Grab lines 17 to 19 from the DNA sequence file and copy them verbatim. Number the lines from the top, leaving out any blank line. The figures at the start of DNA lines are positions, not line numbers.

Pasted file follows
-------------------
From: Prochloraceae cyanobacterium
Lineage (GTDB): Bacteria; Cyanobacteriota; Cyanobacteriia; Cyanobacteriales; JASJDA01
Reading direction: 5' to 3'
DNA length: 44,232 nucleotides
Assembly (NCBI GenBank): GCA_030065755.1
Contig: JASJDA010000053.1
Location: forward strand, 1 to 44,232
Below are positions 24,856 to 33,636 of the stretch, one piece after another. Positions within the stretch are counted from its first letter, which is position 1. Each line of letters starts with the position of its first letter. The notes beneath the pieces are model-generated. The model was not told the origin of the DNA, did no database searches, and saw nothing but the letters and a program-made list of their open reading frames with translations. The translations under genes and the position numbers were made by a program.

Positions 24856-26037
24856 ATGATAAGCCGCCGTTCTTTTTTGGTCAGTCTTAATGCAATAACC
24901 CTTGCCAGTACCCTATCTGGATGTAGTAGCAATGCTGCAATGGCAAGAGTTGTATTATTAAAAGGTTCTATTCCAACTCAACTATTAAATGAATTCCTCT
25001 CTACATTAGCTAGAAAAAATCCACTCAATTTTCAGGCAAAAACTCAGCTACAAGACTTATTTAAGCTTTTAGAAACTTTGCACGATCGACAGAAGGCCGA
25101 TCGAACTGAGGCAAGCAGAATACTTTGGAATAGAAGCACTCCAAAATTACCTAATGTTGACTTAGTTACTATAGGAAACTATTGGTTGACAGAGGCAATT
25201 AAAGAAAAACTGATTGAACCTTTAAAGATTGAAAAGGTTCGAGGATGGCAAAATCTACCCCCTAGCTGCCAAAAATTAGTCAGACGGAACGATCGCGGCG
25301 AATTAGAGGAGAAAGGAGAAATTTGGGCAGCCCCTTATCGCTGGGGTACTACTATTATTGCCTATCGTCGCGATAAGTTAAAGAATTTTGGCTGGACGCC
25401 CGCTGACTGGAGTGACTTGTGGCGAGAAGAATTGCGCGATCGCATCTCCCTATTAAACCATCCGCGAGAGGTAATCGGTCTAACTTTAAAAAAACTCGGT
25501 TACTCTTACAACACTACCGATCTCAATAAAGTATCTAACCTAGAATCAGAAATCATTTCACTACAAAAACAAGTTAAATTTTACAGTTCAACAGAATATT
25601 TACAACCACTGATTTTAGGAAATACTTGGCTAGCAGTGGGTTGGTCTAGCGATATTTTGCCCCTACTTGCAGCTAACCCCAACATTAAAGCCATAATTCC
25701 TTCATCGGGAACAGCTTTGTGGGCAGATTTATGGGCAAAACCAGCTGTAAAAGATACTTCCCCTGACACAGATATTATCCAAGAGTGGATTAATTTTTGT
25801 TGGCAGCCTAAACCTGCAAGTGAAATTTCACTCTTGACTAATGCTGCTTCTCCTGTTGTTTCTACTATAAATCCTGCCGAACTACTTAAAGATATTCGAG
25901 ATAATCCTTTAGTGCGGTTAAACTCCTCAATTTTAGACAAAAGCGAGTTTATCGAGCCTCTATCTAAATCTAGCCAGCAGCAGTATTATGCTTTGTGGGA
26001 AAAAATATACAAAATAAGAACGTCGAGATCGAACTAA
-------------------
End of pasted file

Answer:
25501 TACTCTTACAACACTACCGATCTCAATAAAGTATCTAACCTAGAATCAGAAATCATTTCACTACAAAAACAAGTTAAATTTTACAGTTCAACAGAATATT
25601 TACAACCACTGATTTTAGGAAATACTTGGCTAGCAGTGGGTTGGTCTAGCGATATTTTGCCCCTACTTGCAGCTAACCCCAACATTAAAGCCATAATTCC
25701 TTCATCGGGAACAGCTTTGTGGGCAGATTTATGGGCAAAACCAGCTGTAAAAGATACTTCCCCTGACACAGATATTATCCAAGAGTGGATTAATTTTTGT